MONA'S MEALS | Sunday, 11 November 2007

Girl power: boy, it feels good

The Strand, Sliema

I am not given to bouts of self-congratulation but there is one instance for which I’m willing to contort in order to pat myself on the back. Over the years I have, possibly by chance, but probably because of my liberal outlook, managed to amass an entire posse of girlfriends which consists of only gay men.
What people do with their heart, mind and body is nobody’s business which is why it’s heinous to discuss anybody according to their sexual preferences. Yet, it’s a basic fact of life that gay men rule girls’ worlds. They establish who the hottest music acts are (who do you think made Madonna and Britney who they are?), what trends to follow and even which magazines to read. Of course, there’s also the question of Barbie, who we’ll pass over today.
Which is why when I rock up to my Saturday lunch with the ladies, I must be armed with the latest information, and probably this week’s copy of Grazia, which they devour on my behalf. I must also be flexing the hard-worn plastic because they’ll want to shop, an event which hetero men normally find as enticing as slashing their wrists while slurping a box of sleeping pills. And they’ll want me to shop too. If I don’t, what’s the point?
Only, since I’m so immune to their exultations, I tread with pretty toes about where I give in. An example: Louboutin Man, Corporate Lawyer and I walk into a shoe chain where I’m supposed to buy – duh – a pair of shoes. In my book, they have to be comfortable and smart. Sexy only comes in if they can take 8 hours of traipsing. But in a rose-tinted version these two adjectives don’t apply.
So they suggest I buy a pair of four-inch platform heels which make me look like I’m going to topple over or beat someone up. ‘Fabulous, darling!’ So I take their advice, put on the ‘sooo Prada, Mona!’ pair, do a little twirl, and then buy a pair of flat ballerinas which they insist are so going out of fashion. In other words, I take their advice and stuff it in my pocket. After all, I don’t have a limo taking me around or enough money to get my veins drained every three months.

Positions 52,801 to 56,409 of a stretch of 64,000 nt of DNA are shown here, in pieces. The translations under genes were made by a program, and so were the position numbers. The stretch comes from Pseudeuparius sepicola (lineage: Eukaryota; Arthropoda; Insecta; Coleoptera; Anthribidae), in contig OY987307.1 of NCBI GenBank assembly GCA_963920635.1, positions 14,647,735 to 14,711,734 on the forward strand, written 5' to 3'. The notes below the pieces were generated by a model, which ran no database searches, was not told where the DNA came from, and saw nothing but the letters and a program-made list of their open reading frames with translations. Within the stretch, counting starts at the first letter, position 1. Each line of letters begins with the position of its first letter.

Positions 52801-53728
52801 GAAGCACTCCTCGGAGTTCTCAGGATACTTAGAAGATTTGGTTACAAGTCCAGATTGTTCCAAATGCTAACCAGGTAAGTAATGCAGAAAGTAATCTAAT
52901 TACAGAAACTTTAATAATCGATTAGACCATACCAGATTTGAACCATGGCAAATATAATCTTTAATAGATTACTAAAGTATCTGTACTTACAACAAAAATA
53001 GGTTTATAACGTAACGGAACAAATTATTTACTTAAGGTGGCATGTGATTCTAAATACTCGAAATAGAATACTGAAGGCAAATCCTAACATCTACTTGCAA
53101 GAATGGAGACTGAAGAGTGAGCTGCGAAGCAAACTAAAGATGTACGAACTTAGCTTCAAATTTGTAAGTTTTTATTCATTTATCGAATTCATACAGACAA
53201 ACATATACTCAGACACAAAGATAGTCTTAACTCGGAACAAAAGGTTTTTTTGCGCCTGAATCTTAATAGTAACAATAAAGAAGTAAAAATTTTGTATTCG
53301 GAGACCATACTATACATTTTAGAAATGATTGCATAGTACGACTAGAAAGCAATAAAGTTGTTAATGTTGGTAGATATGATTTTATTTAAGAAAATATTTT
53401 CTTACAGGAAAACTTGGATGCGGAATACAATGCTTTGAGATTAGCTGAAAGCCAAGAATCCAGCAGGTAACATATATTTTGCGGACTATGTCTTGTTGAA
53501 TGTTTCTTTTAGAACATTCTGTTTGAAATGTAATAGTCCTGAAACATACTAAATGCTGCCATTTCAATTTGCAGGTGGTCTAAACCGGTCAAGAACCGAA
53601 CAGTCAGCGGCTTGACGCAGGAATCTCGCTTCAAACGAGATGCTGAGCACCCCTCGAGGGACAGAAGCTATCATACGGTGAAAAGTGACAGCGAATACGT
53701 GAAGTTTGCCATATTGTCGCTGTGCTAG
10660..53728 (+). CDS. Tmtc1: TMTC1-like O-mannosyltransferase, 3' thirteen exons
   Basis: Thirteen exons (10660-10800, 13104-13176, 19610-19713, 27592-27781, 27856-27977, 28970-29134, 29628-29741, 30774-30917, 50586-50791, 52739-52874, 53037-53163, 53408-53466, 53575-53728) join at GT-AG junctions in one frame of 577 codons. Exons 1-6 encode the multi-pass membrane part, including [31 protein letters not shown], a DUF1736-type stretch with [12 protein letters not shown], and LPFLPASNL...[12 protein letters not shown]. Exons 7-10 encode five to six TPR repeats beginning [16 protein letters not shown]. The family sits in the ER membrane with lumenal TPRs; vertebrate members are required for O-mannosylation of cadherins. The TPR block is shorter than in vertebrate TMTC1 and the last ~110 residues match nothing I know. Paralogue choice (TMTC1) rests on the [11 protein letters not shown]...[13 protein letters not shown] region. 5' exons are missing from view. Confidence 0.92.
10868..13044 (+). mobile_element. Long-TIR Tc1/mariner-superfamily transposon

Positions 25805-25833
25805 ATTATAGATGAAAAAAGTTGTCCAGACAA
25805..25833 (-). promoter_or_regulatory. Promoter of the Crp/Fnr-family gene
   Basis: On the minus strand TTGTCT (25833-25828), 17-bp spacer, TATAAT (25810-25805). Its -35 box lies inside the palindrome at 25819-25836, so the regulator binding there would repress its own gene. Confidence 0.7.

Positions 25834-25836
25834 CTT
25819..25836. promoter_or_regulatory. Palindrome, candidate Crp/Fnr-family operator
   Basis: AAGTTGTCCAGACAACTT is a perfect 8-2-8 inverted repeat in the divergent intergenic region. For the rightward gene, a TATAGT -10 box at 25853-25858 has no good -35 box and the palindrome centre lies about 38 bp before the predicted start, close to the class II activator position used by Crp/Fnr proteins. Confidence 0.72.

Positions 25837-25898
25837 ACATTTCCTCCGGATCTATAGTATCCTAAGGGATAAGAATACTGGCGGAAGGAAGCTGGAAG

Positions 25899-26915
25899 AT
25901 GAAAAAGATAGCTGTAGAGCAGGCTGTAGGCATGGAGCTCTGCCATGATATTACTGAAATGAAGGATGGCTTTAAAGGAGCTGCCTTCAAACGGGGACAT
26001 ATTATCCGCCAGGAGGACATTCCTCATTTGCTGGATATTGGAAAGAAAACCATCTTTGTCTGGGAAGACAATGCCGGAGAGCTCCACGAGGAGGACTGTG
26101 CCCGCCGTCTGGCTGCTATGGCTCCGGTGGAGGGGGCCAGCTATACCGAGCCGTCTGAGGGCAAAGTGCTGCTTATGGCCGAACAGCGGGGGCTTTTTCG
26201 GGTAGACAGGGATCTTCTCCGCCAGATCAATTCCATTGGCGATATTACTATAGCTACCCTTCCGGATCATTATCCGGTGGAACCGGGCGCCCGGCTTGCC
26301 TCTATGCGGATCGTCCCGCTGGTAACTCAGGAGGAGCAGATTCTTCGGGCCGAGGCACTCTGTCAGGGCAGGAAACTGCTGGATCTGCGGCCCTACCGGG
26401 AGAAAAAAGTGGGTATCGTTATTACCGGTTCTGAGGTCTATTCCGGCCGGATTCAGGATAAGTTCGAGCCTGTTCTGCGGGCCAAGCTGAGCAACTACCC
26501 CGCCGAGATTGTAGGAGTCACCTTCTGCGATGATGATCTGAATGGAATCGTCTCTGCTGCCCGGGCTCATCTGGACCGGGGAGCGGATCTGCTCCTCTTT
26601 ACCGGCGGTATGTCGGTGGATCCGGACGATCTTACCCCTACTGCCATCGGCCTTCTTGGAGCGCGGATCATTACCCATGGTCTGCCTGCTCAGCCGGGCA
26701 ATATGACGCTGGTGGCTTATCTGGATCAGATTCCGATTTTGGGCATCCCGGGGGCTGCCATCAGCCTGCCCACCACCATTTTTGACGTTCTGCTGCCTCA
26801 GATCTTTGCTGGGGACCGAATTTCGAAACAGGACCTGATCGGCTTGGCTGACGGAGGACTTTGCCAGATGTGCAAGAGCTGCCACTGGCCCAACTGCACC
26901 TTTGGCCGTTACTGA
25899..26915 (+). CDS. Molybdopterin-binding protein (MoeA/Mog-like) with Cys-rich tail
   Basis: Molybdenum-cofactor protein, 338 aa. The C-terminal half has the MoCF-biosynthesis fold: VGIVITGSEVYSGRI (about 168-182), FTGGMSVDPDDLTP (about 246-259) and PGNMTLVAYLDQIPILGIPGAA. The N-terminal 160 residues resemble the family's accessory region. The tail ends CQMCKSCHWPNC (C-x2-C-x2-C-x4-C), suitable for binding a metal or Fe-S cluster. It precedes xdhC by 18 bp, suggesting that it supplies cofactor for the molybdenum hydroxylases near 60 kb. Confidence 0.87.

First point of discussion – and we’re talking serious, earnest, talk here – was the upcoming tour of the newly-reformed Spice Girls aka or Spice Mothers. To me, that’s about as exciting as a cinnamon stick that’s been used five times. To them, it’s the only way to spend as much money as possible. Art Assistant and Louboutin Man threatened each other not to ‘divulge a word’ on the actual concert before either had watched it, in the same vein that others would discuss the ending of Prison Break Series 2.
Second point of discussion, brought about by me, was Hasbro’s re-launch of the Monopoly board game in its girly format. It’s bright pink (yippee!) and London roads have been replaced by boutiques, salons and arcades. The horrid counters of dog, dog-eared boot and doggone racing car have been transformed Cinderella-style into flip-flop, hairdryer, sunglasses and handbag. Although why the racing-car is no more is beyond me, seeing as most girls hanker after an Hermes scarf twisted around the visage and a whiz in a convertible. We all vowed to chip in and buy it between us. Talk about party games.
Sadly, the posse’s choice of restaurant is unreliable, to put it mildly. What they go for is not the food, although they do eat in quantities which would put a workman post- five hours of hauling limestone to shame. Much in exactly the same way as they want me to buy a bag because ‘it’s studded in so many pretty Swarovski crystals: perfect for work, no?’, their choice of eatery is led by design.
So we went to Misto for all the wrong reasons, not a single one of which included stuffing ourselves with a decent lunch after all the pavement-beating (they wear flats, I wear heels to please them): there would be everyone, everyone would see us, the design is ‘like something out of London’ and it’s bang slam in the middle of The Strand. ‘What about the food?’ I pleaded, knowing that this was mostly an area where ingredients go to die. ‘Oh Mona! Can’t you think about anything but food?’
The ‘everyone’ that hangs about at Misto seemed to be wearing at least Lm200 worth of sunglasses, obviously on their heads. When they slid them down to play the mysterious card, the frame was larger than their faces. This is very important if you want to pretend you’re someone famous who wants to hide from the paparazzi. I have no idea if the MaltaToday photographer was hanging about somewhere, but ultra-zooms and constant clicks were nowhere to be seen and heard. Paris H would go nuts.